Cintiq 21UX LCD tablet – the CAD-Reviews independent review

Our designers wouldn’t give the loan unit back!

Cintiq 21UX LCD tablet review screenshot

Cintiq 21UX LCD tablet from Wacom

Tablet input devices have been around for ages, but have been superseded for menu command input by sophisticated mouse operated graphical user interfaces and have always been less than ideal for direct graphical input due to the ergonomic disconnect between the input surface and the monitor display.

When you sketch on a paper layout pad the effect appears directly beneath your pen.

And that’s exactly what happens with Wacom’s Cintiq.

It’s a monitor you draw on.

And twiddle around as you work, and undo when you experiment with graphic effects.

Of course new tools provide new workflow opportunities and Sketchbook Pro developed by Alias and now acquired by Autodesk provides a range of tools ideal for direct tablet input.

The Cintiq 21UX is a 21.3″ LCD with UXGA resolution of 1600×1200 providing a good layout pad experience.

A clever support mechanism allows remarkably easy and flexible positioning; rotation about the centre which is ideal for sketching arcs and tilt, typically flatter for sketching and fine detail with more support for the arm and wrist and more upright for airbrushing as it is easier to see colours building up by sitting back from screen.

On e minor disadvantage of the screen rotation is that however well the pen input has been calibrated, the inevitable parallax between the pen point on the surface and the LCD layer below also varies which can take a little getting used to.

The tablet surface is completely flat edge-to-edge presenting no discontinuity to the input pen and allows the use of drawing tools such as French curves, protractors, rulers, and templates if required.

The surface has an anti-glare coating that is moderately effective in dealing with an issue not encountered with a sketch pad plus a second textured coating to simulate the feel of paper.

Surface hardening should withstand heavy usage and the structure avoids distortion under pen pressure.

Express keys and Touch strips along the edges provide access to keyboard shortcuts, scrolling, zooming or brush size adjustment but are frequently disabled to avoid hand strokes inadvertently scrolling the display.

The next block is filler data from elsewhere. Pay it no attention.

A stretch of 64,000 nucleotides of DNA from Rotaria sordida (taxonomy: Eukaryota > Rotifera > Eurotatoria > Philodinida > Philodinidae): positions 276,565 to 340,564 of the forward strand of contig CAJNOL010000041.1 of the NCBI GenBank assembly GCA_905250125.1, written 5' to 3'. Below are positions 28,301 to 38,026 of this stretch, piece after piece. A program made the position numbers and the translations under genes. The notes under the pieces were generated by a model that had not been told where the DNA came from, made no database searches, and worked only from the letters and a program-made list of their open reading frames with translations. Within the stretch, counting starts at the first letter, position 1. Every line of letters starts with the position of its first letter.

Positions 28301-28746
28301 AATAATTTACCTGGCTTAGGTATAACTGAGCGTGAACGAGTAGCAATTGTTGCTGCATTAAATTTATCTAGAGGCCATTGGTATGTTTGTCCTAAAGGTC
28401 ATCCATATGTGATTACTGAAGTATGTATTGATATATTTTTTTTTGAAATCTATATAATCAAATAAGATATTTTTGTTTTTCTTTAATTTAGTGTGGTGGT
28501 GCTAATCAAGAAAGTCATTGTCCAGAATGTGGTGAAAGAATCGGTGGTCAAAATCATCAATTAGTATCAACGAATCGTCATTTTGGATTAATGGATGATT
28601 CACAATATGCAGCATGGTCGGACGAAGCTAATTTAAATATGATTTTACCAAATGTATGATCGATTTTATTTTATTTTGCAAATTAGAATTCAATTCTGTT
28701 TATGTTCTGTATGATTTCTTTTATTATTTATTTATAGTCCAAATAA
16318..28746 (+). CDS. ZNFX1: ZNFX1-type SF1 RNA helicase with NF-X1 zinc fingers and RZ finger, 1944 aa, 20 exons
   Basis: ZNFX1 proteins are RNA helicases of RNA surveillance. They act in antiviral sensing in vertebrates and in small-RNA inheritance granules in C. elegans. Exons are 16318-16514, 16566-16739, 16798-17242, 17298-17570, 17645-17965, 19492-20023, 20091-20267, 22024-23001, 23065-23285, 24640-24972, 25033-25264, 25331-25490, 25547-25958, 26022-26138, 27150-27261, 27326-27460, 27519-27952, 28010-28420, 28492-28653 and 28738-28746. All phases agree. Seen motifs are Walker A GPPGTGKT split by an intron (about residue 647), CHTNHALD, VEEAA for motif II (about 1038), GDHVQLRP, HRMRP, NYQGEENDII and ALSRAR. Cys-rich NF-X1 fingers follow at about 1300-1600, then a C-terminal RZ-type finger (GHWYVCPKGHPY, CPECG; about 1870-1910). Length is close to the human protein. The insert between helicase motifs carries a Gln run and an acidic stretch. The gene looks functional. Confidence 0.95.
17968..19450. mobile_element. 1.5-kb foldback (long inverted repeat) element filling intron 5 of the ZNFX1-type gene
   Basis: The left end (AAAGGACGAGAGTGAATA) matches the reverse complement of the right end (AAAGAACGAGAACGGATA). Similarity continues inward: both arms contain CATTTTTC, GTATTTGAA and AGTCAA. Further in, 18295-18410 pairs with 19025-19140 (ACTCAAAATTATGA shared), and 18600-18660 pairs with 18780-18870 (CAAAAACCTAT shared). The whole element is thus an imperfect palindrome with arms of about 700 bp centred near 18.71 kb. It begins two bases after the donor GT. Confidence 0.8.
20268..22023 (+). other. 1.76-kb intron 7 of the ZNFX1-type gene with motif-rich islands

The pen is very comfortable, of good weight and size being battery free and easily manoeuvrable, although in a busy studio it can be far too easily put down and mislaid.

Variable tip pressure is regarded as the single best feature, indeed when turned off by accident working was a completely different experience.

It allows sketches to be built up using either pencil or airbrush rather than having to get the line right first time, effectively reproducing traditional soft pencil, or fineliner technique.

Given this similarity to a traditional illustration feel, the other killer function is having an undo command.

Once tried its difficult to imagine working without it; it encourages greater experimentation with technique than can be risked with an almost complete artwork or rendering.

Tablet functionality comprises a very high resolution 5,080 lpi and 1,024 levels of tip and eraser pressure sensitivity for control.

The Cintiq uses USB for pen input and either DVI or VGA for video.

It can be used in conjunction with an existing mouse or traditional Wacom Intuos3 tablet if required and can be installed as part of a multi-monitor combination or as a single monitor as the stand allows a near vertical position although the coatings tend to make the display very slightly less sharp than a dedicated LCD display.

It is supplied with Corel Painter Essentials 2 although Sketchbook Pro is an ideal companion for sketching.

This is one of the rare products that users love immediately.

It feels like a product that has been created by designers for designers, or at least by someone who really understands what it is like to use a traditional sketch pad.

Of course there are a few minor criticisms like slow, though not extensively tested, technical support and being heavy to carry around.

A handle for removing from the stand and a dedicated carry case would be useful, but overall it feels robust and likely to survive heavy use although time will have to tell on the scratch resistance of the screen.

It provides an intuitive facsimile of pen and paper hand-eye coordination combined with the benefits of a fully digital workflow.

Final word of caution? Don’t try the Cintiq unless you can find the budget (RRP£1,899 or £2.26 per day leased from Wacom) – our designers rated it as 9.5 out of 10 and simply would not give the loan unit back – we had to buy two.